Ch. 12: The Lobster Trap
Short chapter with Timmerman's FBI/CIA story
Ch. 13: The Future of Fish
Begins by addressing Red Lobster and Darden, moves into Global Fish Alliance and sustainable fisheries
"For aquaculture to be sustainable, it must be done in inland pools with filtered water and composted waste, raising mussels, oysters, or nonfish-eating fish, such as tilapia" (193).
Addresses Monterey Bay Aquarium's Seafood Watch label, which takes into account sustainability and conditions for obtaining seafood and turns it into rankings for consumers
Bon Appétit (which runs St. Ed's cafeterias uses it)
- Monterey Bay Aquarium's Seafood Watch
- Bon Appétit
Part V. Apple Juice: Product of Michigan China
Ch. 14: No Apples
Starts with story of children drinking apple juice, how much of our agricultural imports come from China (and how it has grown exponentially in recent years), and foodborne illnesses related to Chinese products
- Paul Midler's Poorly Made in China: An Insider's Account of the China Production Game
- Marion Nestle's Safe Food: The Politics of Food Safety
- Munday Library Online Access
USFDA inspection issues:
- 2001: less than 1 percent of imported foods
- 2012: 2.3 percent of imported foods (but the amount of imported food has dramatically increased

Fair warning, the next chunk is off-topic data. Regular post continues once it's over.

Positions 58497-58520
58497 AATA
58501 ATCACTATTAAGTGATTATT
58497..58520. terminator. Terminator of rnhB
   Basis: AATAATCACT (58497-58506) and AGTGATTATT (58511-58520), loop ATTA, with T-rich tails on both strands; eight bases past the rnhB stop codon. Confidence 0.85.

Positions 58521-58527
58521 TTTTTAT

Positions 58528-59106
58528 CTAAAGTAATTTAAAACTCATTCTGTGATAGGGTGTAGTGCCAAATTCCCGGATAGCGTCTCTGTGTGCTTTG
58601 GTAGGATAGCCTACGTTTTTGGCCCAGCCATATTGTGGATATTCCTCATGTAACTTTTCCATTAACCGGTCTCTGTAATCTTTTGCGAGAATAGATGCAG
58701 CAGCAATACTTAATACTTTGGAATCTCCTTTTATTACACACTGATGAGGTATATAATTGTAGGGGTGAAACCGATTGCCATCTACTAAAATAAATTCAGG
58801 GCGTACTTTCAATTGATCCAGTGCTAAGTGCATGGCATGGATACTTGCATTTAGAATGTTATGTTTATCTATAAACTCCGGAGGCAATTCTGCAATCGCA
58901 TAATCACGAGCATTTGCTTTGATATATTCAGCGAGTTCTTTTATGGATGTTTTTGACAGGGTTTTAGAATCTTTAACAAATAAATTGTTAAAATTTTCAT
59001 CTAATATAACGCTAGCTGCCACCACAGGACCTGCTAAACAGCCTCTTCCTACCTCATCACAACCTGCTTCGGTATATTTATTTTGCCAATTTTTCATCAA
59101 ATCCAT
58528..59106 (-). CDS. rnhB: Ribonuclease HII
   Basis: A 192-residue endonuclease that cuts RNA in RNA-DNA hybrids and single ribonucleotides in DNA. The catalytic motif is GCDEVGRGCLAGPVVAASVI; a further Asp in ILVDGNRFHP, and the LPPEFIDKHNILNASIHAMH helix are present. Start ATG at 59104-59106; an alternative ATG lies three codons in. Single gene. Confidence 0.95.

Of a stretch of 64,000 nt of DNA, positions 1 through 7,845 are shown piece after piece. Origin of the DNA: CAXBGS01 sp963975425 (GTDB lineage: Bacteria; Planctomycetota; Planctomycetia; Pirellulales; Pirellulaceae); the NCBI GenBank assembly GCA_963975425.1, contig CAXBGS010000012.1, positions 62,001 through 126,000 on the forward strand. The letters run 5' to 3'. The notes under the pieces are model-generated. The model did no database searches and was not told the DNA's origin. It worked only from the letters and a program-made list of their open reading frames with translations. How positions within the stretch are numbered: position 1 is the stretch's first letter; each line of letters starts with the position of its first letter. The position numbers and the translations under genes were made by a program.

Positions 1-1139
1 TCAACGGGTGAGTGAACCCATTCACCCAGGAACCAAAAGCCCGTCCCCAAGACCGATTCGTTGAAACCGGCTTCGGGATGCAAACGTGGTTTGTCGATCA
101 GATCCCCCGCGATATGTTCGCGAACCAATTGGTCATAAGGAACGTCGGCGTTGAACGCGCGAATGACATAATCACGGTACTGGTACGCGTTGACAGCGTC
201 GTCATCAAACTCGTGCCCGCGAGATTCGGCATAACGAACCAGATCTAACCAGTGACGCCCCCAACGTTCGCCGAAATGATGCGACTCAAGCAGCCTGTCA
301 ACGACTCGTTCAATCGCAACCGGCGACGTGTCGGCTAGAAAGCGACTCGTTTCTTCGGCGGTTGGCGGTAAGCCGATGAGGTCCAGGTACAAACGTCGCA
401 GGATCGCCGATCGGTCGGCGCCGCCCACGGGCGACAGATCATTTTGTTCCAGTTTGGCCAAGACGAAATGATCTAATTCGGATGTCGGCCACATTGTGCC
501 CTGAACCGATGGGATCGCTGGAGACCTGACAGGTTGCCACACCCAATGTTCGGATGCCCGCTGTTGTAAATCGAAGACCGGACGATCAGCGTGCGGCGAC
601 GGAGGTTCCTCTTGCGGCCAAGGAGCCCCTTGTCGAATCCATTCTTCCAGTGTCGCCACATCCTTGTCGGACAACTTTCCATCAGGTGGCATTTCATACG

Goes to Indian Farms in Michigan, discovers the juicer/orchard uses Chinese concentrate
"'Some companies won't buy your apples unless you have a third-party audit,' Daryl says, and then explains one problem they're having. Walmart wants farmers to use a private audit firm that it owns" (209).
Ch. 15: Mr. Feng's Apple Empire
Goes to Xi'an, Luochan to see an apple orchard (Mr. Feng's)
Very meticulous production
Famers have become quite wealthy, but kids do not want to take it over
Farming helped develop a middle class, but the kids are moving to the cities
Never gets into the company
- Frank Dikotter's Mao's Great Famine: The Story of China's Most Devastating Catastrophe, 1958-1962
- Munday Library Book Stacks (HC430.F3 D55 2010)
Ch. 16: As American as Apple Juice Concentrate from China
Tries to visit a juice company in Luochan, but they won't let him in
Has a really expensive dinner with Feng's daughter
Part VI. My Life: Product of USA